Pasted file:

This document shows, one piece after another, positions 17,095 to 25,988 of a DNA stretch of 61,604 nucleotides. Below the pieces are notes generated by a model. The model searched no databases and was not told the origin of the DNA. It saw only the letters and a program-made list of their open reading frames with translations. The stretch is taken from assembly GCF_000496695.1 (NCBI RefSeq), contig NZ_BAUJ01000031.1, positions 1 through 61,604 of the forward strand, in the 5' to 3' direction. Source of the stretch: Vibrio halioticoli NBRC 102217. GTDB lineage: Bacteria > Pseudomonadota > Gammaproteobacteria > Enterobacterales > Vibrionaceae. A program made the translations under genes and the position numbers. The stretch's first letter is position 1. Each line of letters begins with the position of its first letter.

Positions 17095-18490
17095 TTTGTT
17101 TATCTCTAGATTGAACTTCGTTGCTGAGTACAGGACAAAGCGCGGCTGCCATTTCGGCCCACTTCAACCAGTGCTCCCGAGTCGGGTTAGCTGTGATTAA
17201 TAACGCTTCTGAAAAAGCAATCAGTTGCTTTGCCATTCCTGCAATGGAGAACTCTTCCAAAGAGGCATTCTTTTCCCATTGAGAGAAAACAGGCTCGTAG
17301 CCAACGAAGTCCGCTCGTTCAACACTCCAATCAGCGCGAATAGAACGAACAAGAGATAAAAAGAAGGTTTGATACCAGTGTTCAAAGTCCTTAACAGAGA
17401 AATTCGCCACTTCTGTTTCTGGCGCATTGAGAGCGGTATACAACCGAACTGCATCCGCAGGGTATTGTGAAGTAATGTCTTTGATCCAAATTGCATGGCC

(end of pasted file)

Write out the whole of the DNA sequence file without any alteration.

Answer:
This document shows, one piece after another, positions 17,095 to 25,988 of a DNA stretch of 61,604 nucleotides. Below the pieces are notes generated by a model. The model searched no databases and was not told the origin of the DNA. It saw only the letters and a program-made list of their open reading frames with translations. The stretch is taken from assembly GCF_000496695.1 (NCBI RefSeq), contig NZ_BAUJ01000031.1, positions 1 through 61,604 of the forward strand, in the 5' to 3' direction. Source of the stretch: Vibrio halioticoli NBRC 102217. GTDB lineage: Bacteria > Pseudomonadota > Gammaproteobacteria > Enterobacterales > Vibrionaceae. A program made the translations under genes and the position numbers. The stretch's first letter is position 1. Each line of letters begins with the position of its first letter.

Positions 17095-18490
17095 TTTGTT
17101 TATCTCTAGATTGAACTTCGTTGCTGAGTACAGGACAAAGCGCGGCTGCCATTTCGGCCCACTTCAACCAGTGCTCCCGAGTCGGGTTAGCTGTGATTAA
17201 TAACGCTTCTGAAAAAGCAATCAGTTGCTTTGCCATTCCTGCAATGGAGAACTCTTCCAAAGAGGCATTCTTTTCCCATTGAGAGAAAACAGGCTCGTAG
17301 CCAACGAAGTCCGCTCGTTCAACACTCCAATCAGCGCGAATAGAACGAACAAGAGATAAAAAGAAGGTTTGATACCAGTGTTCAAAGTCCTTAACAGAGA
17401 AATTCGCCACTTCTGTTTCTGGCGCATTGAGAGCGGTATACAACCGAACTGCATCCGCAGGGTATTGTGAAGTAATGTCTTTGATCCAAATTGCATGGCC